Wednesday, July 05, 2006

NextWave #3
NextWave #1: Director's Cut

writer: Warren Ellis
artist: Stuart Immonen
published by Marvel Comics

Man, I'm late getting this up. By this time, issue 4 (heh. now it should be 5) should be out, and I haven't gotten my lazy ass to the Laughing Ogre to buy it yet.
From the beginning, I knew I was going to like NextWave. It was smart and spiteful, yes, but it's also a comic that revels in its comic-bookiness.
Warren Ellis is a cynic, but he's a cynic with a healthy balance of idealism behind his jaded ethic. NextWave is full of honest-to-goshness gee-whiz moments, peppered with pop culture parody and winking irony. The heroes are mostly familiar Marvel characters, with the exception of The Captain (aka Captain ****). And the situations they're in are familiar to anyone who's ever picked up a sooperhero book. The plot is convolutedly simple: The Beyond Corporation sponsors a SHIELD-esque rapid-response team called HATE (Highest Anti-Terrorist Enforcement) to combat America's enemies. It's all lies and bullshit, though. The Beyond Corporation are the baddies, in reality the super-terrorist organization SILENT.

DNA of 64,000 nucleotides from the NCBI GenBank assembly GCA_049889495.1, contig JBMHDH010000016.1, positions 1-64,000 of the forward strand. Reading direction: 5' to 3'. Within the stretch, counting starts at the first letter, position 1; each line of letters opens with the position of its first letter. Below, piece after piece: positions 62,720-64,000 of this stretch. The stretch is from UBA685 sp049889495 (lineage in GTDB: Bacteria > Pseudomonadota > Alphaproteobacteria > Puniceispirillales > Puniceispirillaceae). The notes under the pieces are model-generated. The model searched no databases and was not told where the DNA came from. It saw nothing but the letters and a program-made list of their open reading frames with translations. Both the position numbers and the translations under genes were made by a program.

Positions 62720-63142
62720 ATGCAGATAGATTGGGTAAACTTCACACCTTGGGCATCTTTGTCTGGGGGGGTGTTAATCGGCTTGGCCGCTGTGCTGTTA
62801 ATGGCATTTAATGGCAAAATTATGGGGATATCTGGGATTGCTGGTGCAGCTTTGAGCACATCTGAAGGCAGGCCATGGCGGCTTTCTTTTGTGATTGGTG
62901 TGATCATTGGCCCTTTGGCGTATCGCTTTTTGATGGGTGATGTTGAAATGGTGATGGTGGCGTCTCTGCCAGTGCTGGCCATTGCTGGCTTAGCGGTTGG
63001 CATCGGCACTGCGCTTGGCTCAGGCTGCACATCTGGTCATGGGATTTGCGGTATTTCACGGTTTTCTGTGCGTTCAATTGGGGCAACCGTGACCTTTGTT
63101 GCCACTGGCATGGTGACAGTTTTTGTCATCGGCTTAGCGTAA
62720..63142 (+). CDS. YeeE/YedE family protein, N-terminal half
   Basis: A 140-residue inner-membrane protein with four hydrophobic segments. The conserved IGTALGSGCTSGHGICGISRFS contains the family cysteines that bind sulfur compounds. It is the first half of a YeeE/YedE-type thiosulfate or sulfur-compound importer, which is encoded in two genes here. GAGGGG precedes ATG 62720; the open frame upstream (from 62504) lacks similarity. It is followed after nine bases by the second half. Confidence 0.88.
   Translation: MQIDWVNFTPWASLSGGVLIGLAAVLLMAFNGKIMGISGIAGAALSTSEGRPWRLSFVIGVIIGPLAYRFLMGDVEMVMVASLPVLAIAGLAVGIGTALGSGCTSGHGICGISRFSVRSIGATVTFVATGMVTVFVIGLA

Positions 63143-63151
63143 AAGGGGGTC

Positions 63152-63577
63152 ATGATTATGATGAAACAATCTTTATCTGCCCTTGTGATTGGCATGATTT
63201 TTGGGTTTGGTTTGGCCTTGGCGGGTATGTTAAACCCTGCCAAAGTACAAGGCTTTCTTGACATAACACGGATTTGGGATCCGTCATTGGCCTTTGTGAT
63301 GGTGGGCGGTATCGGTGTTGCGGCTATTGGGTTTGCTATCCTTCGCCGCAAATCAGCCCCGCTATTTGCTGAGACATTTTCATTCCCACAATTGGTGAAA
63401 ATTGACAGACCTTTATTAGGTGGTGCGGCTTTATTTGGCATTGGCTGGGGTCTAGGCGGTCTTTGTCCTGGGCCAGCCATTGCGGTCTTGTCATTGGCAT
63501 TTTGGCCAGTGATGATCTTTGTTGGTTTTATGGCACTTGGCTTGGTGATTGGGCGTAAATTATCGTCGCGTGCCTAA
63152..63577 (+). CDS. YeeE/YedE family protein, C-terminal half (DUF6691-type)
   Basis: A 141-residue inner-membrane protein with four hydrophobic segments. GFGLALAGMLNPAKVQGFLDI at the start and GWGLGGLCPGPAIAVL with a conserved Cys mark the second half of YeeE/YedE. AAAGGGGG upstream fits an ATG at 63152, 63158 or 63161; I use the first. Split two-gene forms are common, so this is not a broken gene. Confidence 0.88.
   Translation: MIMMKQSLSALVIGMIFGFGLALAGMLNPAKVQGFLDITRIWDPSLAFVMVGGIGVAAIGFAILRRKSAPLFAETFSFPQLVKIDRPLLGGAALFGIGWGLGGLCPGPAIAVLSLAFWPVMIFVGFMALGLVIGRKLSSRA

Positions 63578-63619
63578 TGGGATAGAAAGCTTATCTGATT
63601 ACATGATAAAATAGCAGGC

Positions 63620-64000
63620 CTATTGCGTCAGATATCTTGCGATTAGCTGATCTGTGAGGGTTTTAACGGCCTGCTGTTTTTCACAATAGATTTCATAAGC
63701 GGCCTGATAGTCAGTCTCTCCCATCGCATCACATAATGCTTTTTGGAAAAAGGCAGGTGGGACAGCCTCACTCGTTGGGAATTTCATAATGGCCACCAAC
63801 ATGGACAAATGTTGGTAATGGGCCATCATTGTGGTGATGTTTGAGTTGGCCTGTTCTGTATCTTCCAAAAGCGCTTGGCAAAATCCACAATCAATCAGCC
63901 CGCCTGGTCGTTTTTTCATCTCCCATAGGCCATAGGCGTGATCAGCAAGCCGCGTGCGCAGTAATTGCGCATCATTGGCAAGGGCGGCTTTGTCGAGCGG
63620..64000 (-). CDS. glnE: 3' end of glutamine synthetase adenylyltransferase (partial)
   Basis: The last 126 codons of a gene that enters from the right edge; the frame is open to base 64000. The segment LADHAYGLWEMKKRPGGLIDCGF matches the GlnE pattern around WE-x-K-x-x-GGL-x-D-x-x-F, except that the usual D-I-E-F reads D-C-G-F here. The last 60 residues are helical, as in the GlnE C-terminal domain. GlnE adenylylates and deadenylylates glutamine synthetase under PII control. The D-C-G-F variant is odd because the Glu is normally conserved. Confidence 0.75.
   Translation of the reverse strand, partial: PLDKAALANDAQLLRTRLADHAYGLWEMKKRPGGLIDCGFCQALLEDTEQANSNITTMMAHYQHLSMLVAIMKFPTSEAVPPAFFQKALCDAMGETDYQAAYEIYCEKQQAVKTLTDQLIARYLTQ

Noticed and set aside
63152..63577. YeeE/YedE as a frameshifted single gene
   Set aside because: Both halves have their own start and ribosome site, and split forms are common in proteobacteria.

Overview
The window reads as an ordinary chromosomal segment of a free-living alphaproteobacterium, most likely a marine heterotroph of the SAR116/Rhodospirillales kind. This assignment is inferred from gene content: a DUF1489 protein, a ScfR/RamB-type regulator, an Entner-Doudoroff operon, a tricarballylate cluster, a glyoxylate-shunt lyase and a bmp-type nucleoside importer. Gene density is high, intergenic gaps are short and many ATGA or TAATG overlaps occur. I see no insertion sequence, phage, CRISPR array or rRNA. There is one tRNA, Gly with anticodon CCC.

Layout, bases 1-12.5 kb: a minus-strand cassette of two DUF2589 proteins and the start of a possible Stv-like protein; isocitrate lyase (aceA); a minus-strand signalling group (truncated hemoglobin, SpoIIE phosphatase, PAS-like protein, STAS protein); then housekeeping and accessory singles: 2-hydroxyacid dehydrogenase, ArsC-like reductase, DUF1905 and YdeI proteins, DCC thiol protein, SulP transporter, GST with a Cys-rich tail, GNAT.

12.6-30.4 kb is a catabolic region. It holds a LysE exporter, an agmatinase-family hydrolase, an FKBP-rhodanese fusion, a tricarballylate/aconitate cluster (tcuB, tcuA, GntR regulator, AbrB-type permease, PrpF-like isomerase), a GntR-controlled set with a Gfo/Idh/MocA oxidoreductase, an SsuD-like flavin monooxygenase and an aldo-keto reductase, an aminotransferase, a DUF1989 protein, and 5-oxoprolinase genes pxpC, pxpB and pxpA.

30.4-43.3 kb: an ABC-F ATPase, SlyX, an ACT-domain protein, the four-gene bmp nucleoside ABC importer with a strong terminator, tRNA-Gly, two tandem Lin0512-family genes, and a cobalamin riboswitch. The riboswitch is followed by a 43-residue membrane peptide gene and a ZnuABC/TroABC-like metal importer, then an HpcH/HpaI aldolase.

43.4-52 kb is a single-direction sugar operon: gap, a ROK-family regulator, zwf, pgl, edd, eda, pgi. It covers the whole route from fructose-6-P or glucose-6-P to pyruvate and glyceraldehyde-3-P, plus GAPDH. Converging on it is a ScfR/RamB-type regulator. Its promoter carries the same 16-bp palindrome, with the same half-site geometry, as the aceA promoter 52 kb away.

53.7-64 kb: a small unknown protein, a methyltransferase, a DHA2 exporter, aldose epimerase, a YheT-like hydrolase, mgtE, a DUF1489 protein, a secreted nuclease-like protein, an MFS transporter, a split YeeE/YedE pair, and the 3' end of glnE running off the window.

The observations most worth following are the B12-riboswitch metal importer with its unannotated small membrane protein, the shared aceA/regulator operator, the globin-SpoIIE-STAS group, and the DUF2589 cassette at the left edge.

After discovering this, the NextWave team (all second-string heroes banded together to be a branded presence in toy stores and TV screens) turns traitor and fights both HATE and the Beyond Corporation.
In the third issue, the team discovers a "hyper techno samurai" seed has been lost and jumps into action to find it. It's been discovered already, by a cop who epitomizes the perjorative "PIG". The seed jumps into him and...changes him.
So, now NextWave not only has corporate-sponsored law enforcement and terrorist agents after them, but they also have a rapidly evolving supertechnical biomechanical creepazoid to throw down with. And throw down they do.
The next issue promises the origin of NextWave's most mysterious member, the aforementioned Captain. Since the book's not in the soon-to-be-defunct Max line, we know we're not finding out what **** the Captain really is. But, we might find out why everyone aside from the book's readership hates his surly ass.

The director's cut of issue 1 doesn't add a thing to the story. None of Marvel's "Director's Cuts" ever do. It does, however, come with a few extras. All of the Director's Cut series include the issue's script and occasionally the odd sketch or character design. This one's no exception. Reading Ellis' pared-down script really does let you in on the fact that he's pretty much got the book visualized in his head. That he gets an artist to do exactly what he wants if part of the fun.

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